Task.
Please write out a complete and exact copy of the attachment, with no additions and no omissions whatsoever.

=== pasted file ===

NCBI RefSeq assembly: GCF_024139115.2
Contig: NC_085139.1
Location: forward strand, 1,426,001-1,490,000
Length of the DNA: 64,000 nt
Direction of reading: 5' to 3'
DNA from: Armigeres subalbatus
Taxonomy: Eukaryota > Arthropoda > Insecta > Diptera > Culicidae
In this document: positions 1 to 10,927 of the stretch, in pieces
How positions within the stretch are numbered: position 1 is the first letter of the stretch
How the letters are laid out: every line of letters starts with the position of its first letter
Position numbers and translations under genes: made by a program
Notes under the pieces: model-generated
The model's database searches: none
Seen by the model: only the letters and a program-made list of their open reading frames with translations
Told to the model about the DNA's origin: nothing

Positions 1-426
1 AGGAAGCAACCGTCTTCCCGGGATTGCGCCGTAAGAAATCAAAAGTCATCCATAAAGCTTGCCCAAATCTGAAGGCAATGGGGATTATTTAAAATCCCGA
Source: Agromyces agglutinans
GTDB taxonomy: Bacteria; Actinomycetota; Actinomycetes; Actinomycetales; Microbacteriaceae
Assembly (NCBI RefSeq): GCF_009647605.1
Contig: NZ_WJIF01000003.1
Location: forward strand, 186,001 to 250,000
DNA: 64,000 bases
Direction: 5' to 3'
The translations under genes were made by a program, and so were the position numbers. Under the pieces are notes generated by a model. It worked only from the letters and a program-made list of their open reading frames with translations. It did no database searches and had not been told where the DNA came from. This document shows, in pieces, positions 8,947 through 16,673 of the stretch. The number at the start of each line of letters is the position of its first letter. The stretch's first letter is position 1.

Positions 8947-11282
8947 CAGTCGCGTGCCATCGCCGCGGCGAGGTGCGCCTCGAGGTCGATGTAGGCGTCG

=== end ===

NCBI RefSeq assembly: GCF_024139115.2
Contig: NC_085139.1
Location: forward strand, 1,426,001-1,490,000
Length of the DNA: 64,000 nt
Direction of reading: 5' to 3'
DNA from: Armigeres subalbatus
Taxonomy: Eukaryota > Arthropoda > Insecta > Diptera > Culicidae
In this document: positions 1 to 10,927 of the stretch, in pieces
How positions within the stretch are numbered: position 1 is the first letter of the stretch
How the letters are laid out: every line of letters starts with the position of its first letter
Position numbers and translations under genes: made by a program
Notes under the pieces: model-generated
The model's database searches: none
Seen by the model: only the letters and a program-made list of their open reading frames with translations
Told to the model about the DNA's origin: nothing

Positions 1-426
1 AGGAAGCAACCGTCTTCCCGGGATTGCGCCGTAAGAAATCAAAAGTCATCCATAAAGCTTGCCCAAATCTGAAGGCAATGGGGATTATTTAAAATCCCGA
Source: Agromyces agglutinans
GTDB taxonomy: Bacteria; Actinomycetota; Actinomycetes; Actinomycetales; Microbacteriaceae
Assembly (NCBI RefSeq): GCF_009647605.1
Contig: NZ_WJIF01000003.1
Location: forward strand, 186,001 to 250,000
DNA: 64,000 bases
Direction: 5' to 3'
The translations under genes were made by a program, and so were the position numbers. Under the pieces are notes generated by a model. It worked only from the letters and a program-made list of their open reading frames with translations. It did no database searches and had not been told where the DNA came from. This document shows, in pieces, positions 8,947 through 16,673 of the stretch. The number at the start of each line of letters is the position of its first letter. The stretch's first letter is position 1.

Positions 8947-11282
8947 CAGTCGCGTGCCATCGCCGCGGCGAGGTGCGCCTCGAGGTCGATGTAGGCGTCG